Through the ukiyo-e prints of Hiroshige and Hokusai, as well as by tourist photographs and picture postcards, Mt. Fuji has long been known as a symbolic image of Japan both domestically and around the world. However, my desire to move away from this mass of ready-made images and capture Mt. Fuji as it had originally stood for me, as a mountain to climb, was the reason that I began to take pictures.”
- Naoki Ishikawa excerpt from the afterword of Mt. Fuji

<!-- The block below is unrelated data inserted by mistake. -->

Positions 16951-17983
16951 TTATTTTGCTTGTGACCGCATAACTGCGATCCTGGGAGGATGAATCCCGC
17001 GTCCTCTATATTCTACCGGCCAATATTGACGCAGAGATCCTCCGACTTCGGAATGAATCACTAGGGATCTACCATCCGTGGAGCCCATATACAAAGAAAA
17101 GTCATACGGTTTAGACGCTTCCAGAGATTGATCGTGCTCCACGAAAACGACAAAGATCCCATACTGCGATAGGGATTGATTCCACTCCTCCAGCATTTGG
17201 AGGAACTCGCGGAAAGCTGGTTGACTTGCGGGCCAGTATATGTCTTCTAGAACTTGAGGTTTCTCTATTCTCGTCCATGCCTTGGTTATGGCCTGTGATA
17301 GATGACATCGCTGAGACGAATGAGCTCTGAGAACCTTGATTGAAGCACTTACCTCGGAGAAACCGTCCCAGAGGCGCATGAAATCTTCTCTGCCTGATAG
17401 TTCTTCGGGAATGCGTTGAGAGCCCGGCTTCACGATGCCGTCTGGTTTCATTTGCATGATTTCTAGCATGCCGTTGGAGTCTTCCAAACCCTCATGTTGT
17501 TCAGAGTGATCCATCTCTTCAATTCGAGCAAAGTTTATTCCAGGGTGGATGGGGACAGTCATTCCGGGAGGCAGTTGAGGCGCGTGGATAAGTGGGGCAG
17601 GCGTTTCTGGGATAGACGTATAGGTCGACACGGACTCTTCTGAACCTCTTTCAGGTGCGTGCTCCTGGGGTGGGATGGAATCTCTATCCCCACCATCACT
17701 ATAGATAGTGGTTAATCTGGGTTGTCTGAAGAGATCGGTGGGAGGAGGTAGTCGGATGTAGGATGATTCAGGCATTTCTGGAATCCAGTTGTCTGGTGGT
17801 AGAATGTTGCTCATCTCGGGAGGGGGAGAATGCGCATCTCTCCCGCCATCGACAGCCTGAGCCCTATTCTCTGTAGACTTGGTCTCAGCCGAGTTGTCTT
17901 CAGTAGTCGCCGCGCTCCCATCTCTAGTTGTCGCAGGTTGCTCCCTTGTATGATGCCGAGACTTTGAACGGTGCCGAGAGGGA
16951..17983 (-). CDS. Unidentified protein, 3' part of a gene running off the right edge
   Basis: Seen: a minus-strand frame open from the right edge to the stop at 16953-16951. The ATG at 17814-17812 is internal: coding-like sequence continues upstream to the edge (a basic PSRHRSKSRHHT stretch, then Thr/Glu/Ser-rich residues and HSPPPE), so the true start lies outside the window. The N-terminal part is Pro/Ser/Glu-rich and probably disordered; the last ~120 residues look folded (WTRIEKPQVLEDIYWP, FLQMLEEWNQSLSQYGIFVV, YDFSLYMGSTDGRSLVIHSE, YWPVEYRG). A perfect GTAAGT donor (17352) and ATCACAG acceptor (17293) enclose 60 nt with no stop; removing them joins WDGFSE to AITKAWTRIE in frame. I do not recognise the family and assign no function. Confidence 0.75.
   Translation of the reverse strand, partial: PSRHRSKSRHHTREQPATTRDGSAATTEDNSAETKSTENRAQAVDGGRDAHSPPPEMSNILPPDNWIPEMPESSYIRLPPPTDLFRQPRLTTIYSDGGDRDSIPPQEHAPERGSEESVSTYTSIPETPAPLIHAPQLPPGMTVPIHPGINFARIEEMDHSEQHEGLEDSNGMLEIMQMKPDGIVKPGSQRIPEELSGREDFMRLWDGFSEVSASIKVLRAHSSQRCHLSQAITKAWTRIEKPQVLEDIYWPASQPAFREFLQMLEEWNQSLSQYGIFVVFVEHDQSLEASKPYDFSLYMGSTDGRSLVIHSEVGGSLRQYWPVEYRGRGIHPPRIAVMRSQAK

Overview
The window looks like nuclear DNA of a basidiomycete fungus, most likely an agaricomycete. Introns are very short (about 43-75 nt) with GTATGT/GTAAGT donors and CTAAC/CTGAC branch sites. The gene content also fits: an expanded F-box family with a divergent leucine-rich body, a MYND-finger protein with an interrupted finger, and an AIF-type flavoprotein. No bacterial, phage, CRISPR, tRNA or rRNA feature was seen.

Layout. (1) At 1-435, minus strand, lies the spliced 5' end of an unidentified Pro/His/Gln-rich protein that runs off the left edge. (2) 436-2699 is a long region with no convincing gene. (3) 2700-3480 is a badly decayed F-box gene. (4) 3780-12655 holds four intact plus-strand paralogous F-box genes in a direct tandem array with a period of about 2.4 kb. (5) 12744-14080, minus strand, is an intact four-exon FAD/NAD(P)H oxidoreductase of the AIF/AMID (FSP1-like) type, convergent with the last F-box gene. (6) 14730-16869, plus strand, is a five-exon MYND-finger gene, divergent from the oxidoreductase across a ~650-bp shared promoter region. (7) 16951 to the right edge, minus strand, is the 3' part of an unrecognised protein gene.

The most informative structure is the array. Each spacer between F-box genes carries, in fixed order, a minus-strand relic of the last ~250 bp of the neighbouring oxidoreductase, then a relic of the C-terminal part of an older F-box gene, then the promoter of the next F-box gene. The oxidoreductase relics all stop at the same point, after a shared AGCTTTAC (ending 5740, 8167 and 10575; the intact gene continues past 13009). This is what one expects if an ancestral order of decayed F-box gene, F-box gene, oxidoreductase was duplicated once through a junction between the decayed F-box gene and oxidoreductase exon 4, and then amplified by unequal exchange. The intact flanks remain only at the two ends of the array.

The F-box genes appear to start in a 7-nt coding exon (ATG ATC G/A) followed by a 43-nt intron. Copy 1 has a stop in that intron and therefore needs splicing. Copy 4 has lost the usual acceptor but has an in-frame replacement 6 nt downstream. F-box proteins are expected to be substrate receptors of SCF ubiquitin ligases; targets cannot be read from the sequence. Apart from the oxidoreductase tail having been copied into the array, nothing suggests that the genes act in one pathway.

Published in 2008 by Little More, Naoki Ishikawa’s _Mount Fuji _brings viewers back to take a look at both the beginnings of his career as well as of his love for climbing. Known for having climbed the world’s seven tallest peaks, Naoki Ishikawa has been traveling since he was 17. Having climbed Mt. Everest, solo kayaked the Yukon River through Alaska to Canada, and traveling to Micronesia to study celestial navigation, it is nothing short of a wonder that Ishikawa is a true adventurer. With a love of travel engrained within his very nature, Ishiwaka began capturing his experiences through photography and turning them into photobooks. Ishikawa has now climbing Mt. Fuji over 40 times. Within, the images depict a visual portrait of the climb, from the forests of Mt. Fuji’s base up to the rocky volcanic landscapes and snow laden slopes, the photographs capture a mountain, symbolic in all its reflected forms and a personal portrayal of a side which is not so commonly seen.